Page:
Skip to Content
chevron-left chevron-right chevron-up chevron-right chevron-left arrow-back star phone quote checkbox-checked search wrench info shield play connection mobile coin-dollar spoon-knife ticket pushpin location gift fire feed bubbles home heart calendar price-tag credit-card clock envelop facebook instagram twitter youtube pinterest yelp google reddit linkedin envelope bbb pinterest homeadvisor angies
Daughter Helping Mom

It is difficult to see if a dishwasher clog is developing. You might not realize it’s clogged until it’s too late, and a routine wash cycle ends up ruining your flooring! It’s important to determine the cause before you try unclogging anything. It could be something as simple as someone did not fully clean their plate before doing the dishes! However, it can be a much more serious issue that needs your attention sooner rather than later. So how do you know what type of clog you’re experiencing? Well, Armstrong Plumbing is here to help.

Hose Clog:

The dishwasher hose runs from the dishwasher to the garbage disposal and your drainage pipe. Its main purpose is to drain the dishwasher, so naturally, food and other items can cause blockage over time, especially if you don’t rinse your dishes before loading the dishwasher! Luckily for you, the dishwasher hose is easily accessible! You can simply check under the sink to see if there is a blockage starting to form. If there is, the hose can usually be removed by hand or with tools and the clog can be cleared with a hanger or air. Be careful not to use the drain cleaner as it can cause harm to your pipes and appliances!

Garbage Disposal:

Did you know that clogs in your dishwasher can also be caused by your garbage disposal? Your disposal is installed with a small piece of rubber called the knockout plug, where the hose connects. If you recently installed new disposal, it is possible that the knockout plug was never taken out, which means your dishwasher won’t drain. Removing the plug is relatively simple, remove the hose using pliers and pull the plug out of the port. Just remember to re-attach the hose afterward.


Each dishwasher has a drain filter typically located at the bottom of the interior. If the filter gets clogged with bits of food and debris, not only will the dishwasher not drain completely, but your dishes may not be completely clean. If you notice film or residue buildup on your dishes after running them through the dishwasher, it may be a good idea to check the filter even if the dishwasher is draining. To clear the filter, remove the bottom dish rack. You should see a basket-shaped filter underneath. You may want to consult your owner’s manual to see exactly how to remove it. Generally, it can be removed by hand. Once it’s removed, wash it with hot, soapy water and put it back in place.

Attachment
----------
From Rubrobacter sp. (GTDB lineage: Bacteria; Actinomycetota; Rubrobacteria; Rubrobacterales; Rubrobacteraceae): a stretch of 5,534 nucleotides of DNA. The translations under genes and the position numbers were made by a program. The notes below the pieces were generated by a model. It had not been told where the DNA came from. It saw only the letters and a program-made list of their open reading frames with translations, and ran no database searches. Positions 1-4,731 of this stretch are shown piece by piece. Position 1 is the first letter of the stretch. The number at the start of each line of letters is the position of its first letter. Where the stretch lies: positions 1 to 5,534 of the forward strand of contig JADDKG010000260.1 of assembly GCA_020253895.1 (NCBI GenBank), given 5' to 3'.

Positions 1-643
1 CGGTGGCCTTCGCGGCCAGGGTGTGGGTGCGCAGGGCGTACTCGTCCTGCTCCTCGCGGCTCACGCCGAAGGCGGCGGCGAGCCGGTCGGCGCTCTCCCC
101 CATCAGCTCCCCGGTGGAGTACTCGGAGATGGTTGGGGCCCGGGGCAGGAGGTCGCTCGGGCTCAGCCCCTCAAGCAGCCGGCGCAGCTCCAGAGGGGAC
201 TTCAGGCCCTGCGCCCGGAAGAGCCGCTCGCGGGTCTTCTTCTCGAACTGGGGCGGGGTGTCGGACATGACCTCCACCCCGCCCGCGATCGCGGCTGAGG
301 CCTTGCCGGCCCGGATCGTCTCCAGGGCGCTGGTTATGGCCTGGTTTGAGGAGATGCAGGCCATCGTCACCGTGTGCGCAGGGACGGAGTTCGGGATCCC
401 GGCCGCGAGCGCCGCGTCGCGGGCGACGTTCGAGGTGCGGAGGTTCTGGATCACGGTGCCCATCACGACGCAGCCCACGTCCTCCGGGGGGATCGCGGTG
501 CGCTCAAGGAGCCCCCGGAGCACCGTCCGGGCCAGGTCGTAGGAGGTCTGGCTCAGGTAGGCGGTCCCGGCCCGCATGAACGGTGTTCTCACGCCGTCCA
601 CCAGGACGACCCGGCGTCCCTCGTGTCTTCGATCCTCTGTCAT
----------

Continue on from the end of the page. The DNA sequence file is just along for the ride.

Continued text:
Line Clog:

A clogged line is more complicated than some of the other issues. It’s usually underneath the dishwasher, and clearing out the blockage will require professional assistance. If your dishwasher isn’t draining and you can’t find a clog in the filter or hose, check some of the other drains and appliances in your home. If more than one seems to be draining slowly or you can hear gurgling sounds, there could be a clog in your home’s main drain line.

Broken or Damaged Sewer Line:

If your sewer line is damaged or broken, you have an issue much larger than a clogged dishwasher on your hands. A damaged or failing sewer line could prevent all your drains from draining, or it could cause foul sewage backup to make its way into your home. These issues generally develop with older lines, but ground shifting, overgrown tree roots, and other external factors can damage even relatively new lines.